Imagine a college campus where thousands of fans come to the big game on Friday night. Tickets are sold, merchandise is worn, chants are in the air, and the parking lot is full. After every big play, the crowd roars. Historic division rivals compete with each other like they have for years upon years, locked in an eternal battle for supremacy over each other. Imagine a world where the biggest events on university campuses are not football games, but a League of Legends tournament. The truth is, such a future is not as far out as one may think.
The rise of collegiate esports can be partially attributed to the rise of esports as a whole. The rise of Twitch streaming and huge esports leagues throwing around millions of dollars firmly implanted esports into the mainstream in the 2010s. The timing could not have been better – esports growth was significantly accelerated by the global year of isolation caused by the COVID-19 pandemic. Headlines were made in 2021 when the Olympic Council of Asia announced esports competitions would take place in the Asian Games of 2022. As it stands now, the current market size of esports globally is estimated to be between $1.45-$1.72 billion, and is projected to be three times that size by 2030.
Perhaps one of the more interesting phenomena we see in the world of professional esports is that of age. While there is much debate about why esports professionals are so young, the fact is that many of them are college-aged or even younger. It seems to be somewhat generational – GenZers grew up with ubiquitous gaming-grade hardware and AAA game titles everywhere they looked. Gaming is often seen not just as a competitive space, but as a space for socializing and entertainment. The debate between competitive and casual gaming is as old as the gaming industry itself, but in the case of collegiate gaming, there is room for both. Many schools have grassroots-level gaming and esports clubs run by and for students. These can take the shape of competitive teams or simple get-togethers where gamers can enjoy each others’ company.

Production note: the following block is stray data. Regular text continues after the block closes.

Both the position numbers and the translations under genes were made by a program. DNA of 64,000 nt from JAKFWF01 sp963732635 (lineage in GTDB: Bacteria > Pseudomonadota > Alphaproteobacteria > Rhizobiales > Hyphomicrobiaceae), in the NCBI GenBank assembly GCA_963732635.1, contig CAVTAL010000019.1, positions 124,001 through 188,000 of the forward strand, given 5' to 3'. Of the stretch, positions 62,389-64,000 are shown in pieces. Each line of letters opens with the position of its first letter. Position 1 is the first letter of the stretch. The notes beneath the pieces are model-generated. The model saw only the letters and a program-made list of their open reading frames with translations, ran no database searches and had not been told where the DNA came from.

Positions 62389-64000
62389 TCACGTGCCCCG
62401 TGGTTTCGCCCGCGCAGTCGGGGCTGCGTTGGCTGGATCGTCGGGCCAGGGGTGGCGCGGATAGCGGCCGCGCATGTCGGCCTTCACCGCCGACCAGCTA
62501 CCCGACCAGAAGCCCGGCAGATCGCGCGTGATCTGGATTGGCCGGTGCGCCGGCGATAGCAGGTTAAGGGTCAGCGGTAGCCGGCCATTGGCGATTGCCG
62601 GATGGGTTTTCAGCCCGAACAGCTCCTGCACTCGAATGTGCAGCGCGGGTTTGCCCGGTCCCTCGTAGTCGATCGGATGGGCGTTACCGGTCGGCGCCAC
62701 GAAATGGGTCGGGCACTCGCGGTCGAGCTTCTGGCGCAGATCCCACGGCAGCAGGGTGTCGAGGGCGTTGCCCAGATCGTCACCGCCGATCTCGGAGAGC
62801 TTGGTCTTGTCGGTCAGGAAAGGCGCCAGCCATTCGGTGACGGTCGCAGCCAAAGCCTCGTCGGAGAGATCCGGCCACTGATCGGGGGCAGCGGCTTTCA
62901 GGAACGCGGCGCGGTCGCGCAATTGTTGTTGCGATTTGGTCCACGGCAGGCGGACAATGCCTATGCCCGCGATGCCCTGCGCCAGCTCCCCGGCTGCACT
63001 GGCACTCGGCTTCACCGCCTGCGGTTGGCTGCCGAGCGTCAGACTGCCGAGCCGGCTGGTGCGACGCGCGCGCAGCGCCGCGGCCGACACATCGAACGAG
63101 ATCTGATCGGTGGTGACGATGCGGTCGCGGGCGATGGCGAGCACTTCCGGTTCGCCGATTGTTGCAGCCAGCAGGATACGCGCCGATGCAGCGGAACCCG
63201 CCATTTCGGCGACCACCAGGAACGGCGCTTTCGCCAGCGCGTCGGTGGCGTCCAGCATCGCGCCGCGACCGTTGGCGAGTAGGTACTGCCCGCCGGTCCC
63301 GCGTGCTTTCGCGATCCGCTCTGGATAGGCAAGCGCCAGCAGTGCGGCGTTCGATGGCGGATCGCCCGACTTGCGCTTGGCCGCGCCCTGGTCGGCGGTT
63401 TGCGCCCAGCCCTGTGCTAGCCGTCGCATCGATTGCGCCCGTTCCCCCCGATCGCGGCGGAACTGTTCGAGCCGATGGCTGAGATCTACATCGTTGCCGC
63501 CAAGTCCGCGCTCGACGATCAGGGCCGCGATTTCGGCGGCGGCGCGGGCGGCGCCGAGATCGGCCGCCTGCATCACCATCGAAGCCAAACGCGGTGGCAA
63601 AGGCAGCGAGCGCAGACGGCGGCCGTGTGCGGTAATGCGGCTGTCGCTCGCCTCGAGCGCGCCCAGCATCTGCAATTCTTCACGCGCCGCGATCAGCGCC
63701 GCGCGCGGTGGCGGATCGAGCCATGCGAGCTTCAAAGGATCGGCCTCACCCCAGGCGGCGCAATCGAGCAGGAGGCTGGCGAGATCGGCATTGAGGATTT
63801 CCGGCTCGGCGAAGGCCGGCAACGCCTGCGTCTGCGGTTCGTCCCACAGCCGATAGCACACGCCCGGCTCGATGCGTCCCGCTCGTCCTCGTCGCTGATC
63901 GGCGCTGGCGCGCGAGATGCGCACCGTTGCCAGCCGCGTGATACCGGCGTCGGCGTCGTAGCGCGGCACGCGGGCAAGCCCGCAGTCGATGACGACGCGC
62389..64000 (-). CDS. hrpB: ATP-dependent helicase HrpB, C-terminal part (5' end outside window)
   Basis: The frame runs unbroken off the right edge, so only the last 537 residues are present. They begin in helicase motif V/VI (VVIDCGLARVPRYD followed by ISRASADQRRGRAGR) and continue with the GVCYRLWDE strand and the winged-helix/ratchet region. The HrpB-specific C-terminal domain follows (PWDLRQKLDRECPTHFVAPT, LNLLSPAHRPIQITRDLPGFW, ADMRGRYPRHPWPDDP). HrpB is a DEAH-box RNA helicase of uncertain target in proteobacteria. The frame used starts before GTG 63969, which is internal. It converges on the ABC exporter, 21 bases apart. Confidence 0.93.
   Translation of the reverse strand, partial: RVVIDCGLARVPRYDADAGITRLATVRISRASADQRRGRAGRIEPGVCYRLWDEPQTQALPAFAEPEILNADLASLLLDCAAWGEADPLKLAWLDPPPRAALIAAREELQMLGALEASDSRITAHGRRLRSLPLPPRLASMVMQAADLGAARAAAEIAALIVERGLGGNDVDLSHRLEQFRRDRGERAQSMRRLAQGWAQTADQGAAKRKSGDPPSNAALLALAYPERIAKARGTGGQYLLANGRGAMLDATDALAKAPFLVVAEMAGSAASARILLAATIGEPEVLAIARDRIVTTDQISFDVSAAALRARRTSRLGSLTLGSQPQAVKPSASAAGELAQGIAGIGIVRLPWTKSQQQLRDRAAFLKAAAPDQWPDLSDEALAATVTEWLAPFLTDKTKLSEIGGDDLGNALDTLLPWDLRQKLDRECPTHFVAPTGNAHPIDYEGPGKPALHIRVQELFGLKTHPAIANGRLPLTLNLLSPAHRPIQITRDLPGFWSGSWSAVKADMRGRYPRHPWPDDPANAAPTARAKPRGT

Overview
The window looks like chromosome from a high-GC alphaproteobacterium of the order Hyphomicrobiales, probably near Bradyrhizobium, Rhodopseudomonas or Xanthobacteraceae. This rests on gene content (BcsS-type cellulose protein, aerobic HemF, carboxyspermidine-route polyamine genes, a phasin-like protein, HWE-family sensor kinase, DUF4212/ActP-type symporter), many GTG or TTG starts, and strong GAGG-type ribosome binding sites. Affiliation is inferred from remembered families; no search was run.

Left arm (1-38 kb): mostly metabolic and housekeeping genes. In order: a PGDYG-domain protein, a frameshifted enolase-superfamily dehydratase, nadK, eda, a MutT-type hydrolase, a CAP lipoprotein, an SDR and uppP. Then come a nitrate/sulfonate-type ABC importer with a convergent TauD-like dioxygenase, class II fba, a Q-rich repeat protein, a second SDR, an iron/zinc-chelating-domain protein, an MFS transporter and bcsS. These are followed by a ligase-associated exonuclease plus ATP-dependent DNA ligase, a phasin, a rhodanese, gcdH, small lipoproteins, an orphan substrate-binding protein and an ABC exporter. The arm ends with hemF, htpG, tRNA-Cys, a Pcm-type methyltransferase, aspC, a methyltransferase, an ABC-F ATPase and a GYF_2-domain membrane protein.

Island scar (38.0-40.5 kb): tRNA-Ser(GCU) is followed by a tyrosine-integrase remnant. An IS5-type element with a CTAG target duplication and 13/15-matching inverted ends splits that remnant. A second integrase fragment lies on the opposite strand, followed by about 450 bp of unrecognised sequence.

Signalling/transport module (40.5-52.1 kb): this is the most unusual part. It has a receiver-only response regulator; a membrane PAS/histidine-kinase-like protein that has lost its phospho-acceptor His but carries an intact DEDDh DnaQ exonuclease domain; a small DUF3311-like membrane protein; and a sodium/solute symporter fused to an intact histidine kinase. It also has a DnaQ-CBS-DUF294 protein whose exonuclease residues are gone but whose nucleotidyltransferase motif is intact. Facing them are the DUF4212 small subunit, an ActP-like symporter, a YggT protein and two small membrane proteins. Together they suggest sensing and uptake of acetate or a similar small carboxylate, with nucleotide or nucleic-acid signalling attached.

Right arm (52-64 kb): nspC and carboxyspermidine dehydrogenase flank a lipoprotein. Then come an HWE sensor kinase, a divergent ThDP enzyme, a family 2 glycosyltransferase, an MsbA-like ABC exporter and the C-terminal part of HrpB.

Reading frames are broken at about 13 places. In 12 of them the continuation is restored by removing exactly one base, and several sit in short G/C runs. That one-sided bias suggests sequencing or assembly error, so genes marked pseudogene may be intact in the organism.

It is no surprise, then, that as competitive gamers begin to take their gaming habits along with them to university, the universities themselves have taken notice. Not only is there a lot of student interest, but from the university’s perspective, there is a much lower cost of entry than there is for a traditional sport such as football or basketball. All you need to set up an esports arena is a few gaming PCs, a room, and an internet connection. Colleges have begun to institutionalize esports at a rapid rate, with over 175 schools offering varsity esports (many of them with scholarships) according to the National Association of Collegiate Esports.
For many top players, joining a collegiate esports team can be much less risky than trying to play for a professional team. Not only is it easier to play for a collegiate team, but you are far less likely to fall victim to a predatory contract. Furthermore, in the ultra-competitive esports scene that currently exists, players may find it much simpler to just play it safe and go to school instead of shooting for the stars. If this trend continues, though, there won’t be much of a difference. Maybe soon the highest paid public employee in every US state will be a college esports coach. Maybe soon every young gamer will be able to look at collegiate players as someone to look up to, so that one day, they too can have a crowd chanting their name when they nail headshot after headshot after headshot.
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